Categories: economics

Value, Bubbles, S&P

Wealth ought to come from the creation of value. That is, by designing and selling a better shovel, you make it easier for farmers to dig irrigation trenches which increases their yield. With your shovel, their output goes from 100 to 200 units a year, and so you, as shovel-maker get to benefit from a proportion of that 100 increase. It’s “worth” giving you a cut, since your shovel added the value to their output. That, more or less, is the basis of capitalism. As time goes by, technology and methods improve, adding value, meaning we get more widget output per unit of resource input, and wealth increases.

There’s another way to make wealth though, which is easier: by cutting costs, or essentially extracting value. Cutting staff, for instance. That means you spend less money per shovel, meaning profits increase, for a while anyway.

The third way to make wealth is to borrow lots of money. The problem is, eventually you have to pay it back.

Value creation should be a long-term and sustainable wealth-generation technique; value extraction is a short-term, unsustainable wealth-generation technique. Borrowing to make wealth is probably the worst way, since it creates bubbles that burst.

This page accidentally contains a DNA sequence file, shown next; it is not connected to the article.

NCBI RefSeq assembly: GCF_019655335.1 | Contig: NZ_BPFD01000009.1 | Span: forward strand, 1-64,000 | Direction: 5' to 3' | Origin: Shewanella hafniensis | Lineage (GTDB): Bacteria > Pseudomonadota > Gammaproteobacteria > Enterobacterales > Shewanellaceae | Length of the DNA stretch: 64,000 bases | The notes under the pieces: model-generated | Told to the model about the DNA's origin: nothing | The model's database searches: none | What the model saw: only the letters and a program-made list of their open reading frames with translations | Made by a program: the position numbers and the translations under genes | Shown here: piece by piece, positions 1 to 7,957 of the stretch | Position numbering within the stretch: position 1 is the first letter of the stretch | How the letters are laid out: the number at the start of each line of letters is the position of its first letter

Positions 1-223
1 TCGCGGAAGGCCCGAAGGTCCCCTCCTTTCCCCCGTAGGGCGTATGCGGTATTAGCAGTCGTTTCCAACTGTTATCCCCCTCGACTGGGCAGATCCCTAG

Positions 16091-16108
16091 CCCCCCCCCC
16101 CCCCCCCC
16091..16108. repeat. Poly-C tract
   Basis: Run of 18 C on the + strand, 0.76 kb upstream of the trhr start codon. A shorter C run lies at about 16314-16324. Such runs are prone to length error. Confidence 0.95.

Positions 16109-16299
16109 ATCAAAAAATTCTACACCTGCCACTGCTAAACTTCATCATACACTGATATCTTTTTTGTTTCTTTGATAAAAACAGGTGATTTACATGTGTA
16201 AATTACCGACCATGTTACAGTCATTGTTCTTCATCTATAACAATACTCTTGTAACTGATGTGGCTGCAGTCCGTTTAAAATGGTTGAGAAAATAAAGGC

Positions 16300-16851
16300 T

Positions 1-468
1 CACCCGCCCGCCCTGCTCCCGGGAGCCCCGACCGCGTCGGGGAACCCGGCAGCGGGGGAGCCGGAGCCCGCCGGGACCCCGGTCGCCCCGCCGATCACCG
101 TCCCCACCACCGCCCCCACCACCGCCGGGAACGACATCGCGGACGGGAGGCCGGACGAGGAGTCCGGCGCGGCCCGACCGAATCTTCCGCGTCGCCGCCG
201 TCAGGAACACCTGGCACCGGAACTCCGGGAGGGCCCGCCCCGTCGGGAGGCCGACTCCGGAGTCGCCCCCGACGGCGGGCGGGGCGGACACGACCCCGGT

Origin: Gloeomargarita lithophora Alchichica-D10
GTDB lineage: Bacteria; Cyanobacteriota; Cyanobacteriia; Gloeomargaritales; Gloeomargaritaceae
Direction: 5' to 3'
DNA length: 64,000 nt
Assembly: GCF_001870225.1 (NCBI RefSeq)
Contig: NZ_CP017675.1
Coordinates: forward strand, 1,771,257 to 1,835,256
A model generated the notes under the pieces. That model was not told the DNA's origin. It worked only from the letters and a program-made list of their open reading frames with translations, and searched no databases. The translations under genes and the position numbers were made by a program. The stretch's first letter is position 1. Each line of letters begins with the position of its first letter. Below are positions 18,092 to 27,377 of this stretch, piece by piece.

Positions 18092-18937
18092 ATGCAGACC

I’ve been thinking about value vs wealth in the context of the global economic meltdown. I don’t have any answers at all but I am struck by the shape of the stock market curves for the past 40 years. Below is the S&P 500, between 1970 and 2009, a good proxy for the value of the economy.

S&P 1970-2009

It looks to me like there was a historically stable amount of value creation, reflected in the indexes, that for some reason in 1993/94 started to go a bit nuts. Two things drive it, I believe: low interest rates, meaning cheap debt flooding the market with money – corporate, personal, housing, financial; and increased global trade, namely with China, which kept prices and inflation low.

But it looks to me, based on this graph, that the wealth of the past 10-15 years was illusory, and that in fact the markets have dropped back to where they “should” be.

Does anyone have a better analysis of what happened in 1993/1994 when the whole thing started to go a bit nutso, in historical terms? I have a pretty surface understanding of financial policies, but this graph looks pretty telling to me.

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